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Baidu reboots fintech bid with blockchain

China’s internet giants have used payments as a gateway to something else. What’s Baidu’s goal for fintech?



Baidu is trying to get back into China’s fintech game by patenting a blockchain technology for payments that emphasizes security – a move designed to integrate Baidu into the government’s views on cloud hosting. 

On January 12, the company filed a patent for a blockchain protocol that enhances personal privacy and users’ control over their data.

This builds on Baidu’s “Xuper Chain” blockchain platform that was launched in May, 2019 and went into beta in January 2020 amid a lot of hoopla.

Baidu has yet to become a relevant fintech player, however. Baidu is one of China’s foremost internet companies – the B in “BAT”, for Baidu, Alibaba and Tencent. But the Shenzhen-based company, although strong in artificial intelligence, search and autonomous vehicles, is not a player in online payments.

Without payments, it has not been able to wedge its way into other financial services such as lending, wealth management or insurance. Nor does it play a persistent role in peoples’ everyday lives: it lacks the equivalent of Alibaba’s e-commerce sites or Tencent’s WeChat app for gaming and social messaging.

New fintech footing

The tech landscape in China is changing, however. The government’s controversial decision to quash Ant Group’s IPO, and its subsequent re-regulation of fintech platforms (especially with regard to lending), is one example of change.

More profound changes have also been taking place at the level of infrastructure. President Xi Jinping endorsed blockchain technology in a speech in October, 2019, touching off a frenzy across the country to reimagine all manner of processes.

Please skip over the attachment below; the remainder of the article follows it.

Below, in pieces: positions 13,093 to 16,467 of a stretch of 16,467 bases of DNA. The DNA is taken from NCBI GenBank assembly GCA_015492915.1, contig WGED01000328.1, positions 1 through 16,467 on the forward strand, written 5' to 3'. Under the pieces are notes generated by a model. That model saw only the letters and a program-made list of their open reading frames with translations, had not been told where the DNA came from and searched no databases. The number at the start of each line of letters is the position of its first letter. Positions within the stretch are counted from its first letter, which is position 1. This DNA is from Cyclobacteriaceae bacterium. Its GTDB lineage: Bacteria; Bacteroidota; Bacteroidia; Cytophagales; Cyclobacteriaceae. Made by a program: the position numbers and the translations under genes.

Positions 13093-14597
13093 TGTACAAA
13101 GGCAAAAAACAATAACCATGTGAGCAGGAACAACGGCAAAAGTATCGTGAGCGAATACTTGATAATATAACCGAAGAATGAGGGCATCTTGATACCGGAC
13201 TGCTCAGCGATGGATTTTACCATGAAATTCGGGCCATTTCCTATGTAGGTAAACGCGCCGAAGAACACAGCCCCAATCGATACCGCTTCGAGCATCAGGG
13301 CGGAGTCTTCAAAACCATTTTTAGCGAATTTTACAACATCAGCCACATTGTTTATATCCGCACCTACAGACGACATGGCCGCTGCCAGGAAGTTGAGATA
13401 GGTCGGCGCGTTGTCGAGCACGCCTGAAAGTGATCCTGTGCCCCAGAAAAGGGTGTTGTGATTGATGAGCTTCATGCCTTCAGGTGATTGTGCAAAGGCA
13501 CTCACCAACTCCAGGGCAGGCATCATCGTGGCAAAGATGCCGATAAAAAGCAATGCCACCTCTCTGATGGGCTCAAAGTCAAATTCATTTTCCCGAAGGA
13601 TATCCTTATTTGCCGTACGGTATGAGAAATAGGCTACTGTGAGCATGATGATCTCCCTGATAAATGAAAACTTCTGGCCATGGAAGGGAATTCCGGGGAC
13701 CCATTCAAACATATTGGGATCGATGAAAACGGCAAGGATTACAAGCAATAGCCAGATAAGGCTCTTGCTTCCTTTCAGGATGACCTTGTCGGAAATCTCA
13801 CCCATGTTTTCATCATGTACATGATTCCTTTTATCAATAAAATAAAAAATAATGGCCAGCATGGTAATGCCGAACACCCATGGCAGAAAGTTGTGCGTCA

Another aspect of this is a government push that emerged in early 2020 to move finance-related engagements in the cloud to be stored and computed exclusively in a “Fintech Community Cloud”, overseen by domestic cloud providers such as the BATs, plus Huawei and joint ventures with foreign companies.

As far back as 2016, the China Securities Regulatory Commission proposed the idea that regulators needed access to cloud-stored data to monitor and audit financial transactions, and take enforcement actions. According to local media reports, last year authorities began having private conversations with financial institutions, including foreigners, to get them to comply.

Head in the clouds

Cloud is another area where Baidu trails its erstwhile peers. It is several years behind. In the third quarter of 2019, the first time Baidu disclosed cloud-related revenues, it reported Rmb1.3 billion, versus Rmb9.3 billion at Alibaba and Rmb4.7 billion at Tencent.

Some of this gap is structural: Alibaba and Tencent process vast consumer-related data across payments and their other businesses.

Baidu’s latest developments for its XuperChain seem designed to assure users of privacy within the context of the Fintech Community Cloud. If banks and tech companies decide complying with regulatory concerns can be made efficient and trusted by users, this could give Baidu a leg up.

Baidu is still a business focused on enterprise customers more than retail. Just as Alibaba and Tencent have used payments as a gateway to serve consumers more value-added services, Baidu appears to be using payments to enhance its cloud offering.

Joyce Gao contributed to this story.

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